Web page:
Eric Watson's job change made the front page of today's Courier News after breaking on the blogs yesterday.
For those who missed it, the longtime former executive director of the Plainfield Municipal Utilities Authority is back in his original role as director of the city's Department of Public Works and Urban Development at a salary of $110,000.
Watson received a controversial payout for his PMUA service in 2012, sparking outcry from residents already upset by a citizen's investigation that uncovered excessive spending by top PMUA executives. Also in 2012, a city study recommended dissolution of the PMUA, a course endorsed by then-Council President Adrian Mapp. Not the least of the puzzlement over Watson's hiring was that Mapp, now mayor, named him acting DPW&UD director.
In his news article, Sergio Bichao reminds us that the state Division of Local Government Services within the Department of Community Affairs had launched its own probe of the PMUA. But as he notes, no outcome has been announced.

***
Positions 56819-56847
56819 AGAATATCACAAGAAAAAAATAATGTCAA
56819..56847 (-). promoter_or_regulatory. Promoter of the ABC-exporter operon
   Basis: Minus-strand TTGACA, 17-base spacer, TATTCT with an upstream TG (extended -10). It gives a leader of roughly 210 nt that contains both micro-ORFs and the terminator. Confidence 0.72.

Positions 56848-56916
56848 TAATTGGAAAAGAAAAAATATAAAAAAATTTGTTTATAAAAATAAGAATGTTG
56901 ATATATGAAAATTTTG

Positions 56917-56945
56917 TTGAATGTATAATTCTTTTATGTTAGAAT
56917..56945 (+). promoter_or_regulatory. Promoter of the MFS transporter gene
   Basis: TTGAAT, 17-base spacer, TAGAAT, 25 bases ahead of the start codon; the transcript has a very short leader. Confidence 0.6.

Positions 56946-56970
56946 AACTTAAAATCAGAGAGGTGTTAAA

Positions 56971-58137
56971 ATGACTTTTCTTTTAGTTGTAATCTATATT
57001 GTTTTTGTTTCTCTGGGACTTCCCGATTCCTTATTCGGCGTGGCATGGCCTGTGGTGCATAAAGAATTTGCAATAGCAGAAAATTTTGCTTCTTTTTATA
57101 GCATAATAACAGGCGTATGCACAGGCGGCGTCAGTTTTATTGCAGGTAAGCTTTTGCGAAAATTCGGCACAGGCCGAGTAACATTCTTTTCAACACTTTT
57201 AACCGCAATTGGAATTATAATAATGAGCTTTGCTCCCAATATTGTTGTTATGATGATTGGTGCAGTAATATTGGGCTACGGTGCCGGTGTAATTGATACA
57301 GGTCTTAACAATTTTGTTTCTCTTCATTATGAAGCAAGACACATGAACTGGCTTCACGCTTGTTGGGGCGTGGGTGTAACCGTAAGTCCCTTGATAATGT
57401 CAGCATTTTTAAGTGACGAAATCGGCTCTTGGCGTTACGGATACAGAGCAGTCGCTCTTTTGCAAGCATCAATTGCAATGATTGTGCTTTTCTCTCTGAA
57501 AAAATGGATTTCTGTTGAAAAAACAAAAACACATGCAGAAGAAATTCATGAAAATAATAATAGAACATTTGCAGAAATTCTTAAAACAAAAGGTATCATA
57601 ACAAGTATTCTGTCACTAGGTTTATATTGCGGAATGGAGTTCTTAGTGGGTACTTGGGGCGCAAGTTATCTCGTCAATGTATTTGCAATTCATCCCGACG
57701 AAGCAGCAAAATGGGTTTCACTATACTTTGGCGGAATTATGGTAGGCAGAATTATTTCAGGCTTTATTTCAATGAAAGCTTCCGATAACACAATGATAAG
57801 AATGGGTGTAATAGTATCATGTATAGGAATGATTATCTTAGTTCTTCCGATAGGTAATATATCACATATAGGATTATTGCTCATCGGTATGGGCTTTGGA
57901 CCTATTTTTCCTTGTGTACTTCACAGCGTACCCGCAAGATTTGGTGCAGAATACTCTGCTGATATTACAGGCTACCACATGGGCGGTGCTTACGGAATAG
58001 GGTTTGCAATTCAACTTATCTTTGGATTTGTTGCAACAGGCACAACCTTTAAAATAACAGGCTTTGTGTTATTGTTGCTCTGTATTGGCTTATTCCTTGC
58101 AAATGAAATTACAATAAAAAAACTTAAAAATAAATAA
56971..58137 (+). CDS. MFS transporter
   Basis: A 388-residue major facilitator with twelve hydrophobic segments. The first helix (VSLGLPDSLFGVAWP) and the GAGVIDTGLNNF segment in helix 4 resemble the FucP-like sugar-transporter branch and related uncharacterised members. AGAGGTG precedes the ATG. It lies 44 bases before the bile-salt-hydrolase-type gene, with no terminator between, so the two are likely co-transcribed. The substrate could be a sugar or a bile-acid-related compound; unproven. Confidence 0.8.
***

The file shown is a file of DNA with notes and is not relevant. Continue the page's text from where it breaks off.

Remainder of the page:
On Aug. 11, the current PMUA executive director, Dan Williamson, came before the City Council to report on the authority at the behest of Council President Bridget Rivers.. He gave a brief overview, but urged the council to have a joint meeting with the authority.
The biggest news out of the PMUA this year has been the signing of service contracts with various outside entities, something promised at the outset in 1995 to bring in revenue. The authority now receives bulky waste and vegetative waste at the Rock Avenue transfer station from neighboring towns and school boards, which must then be delivered to another destination for final disposal. PMUA Commissioner Malcolm Dunn credited Williamson with finally launching the long-awaited outside revenue program. The trick in making the program profitable will be to make sure the final disposal costs do not outweigh the revenue from outside use of the transfer station.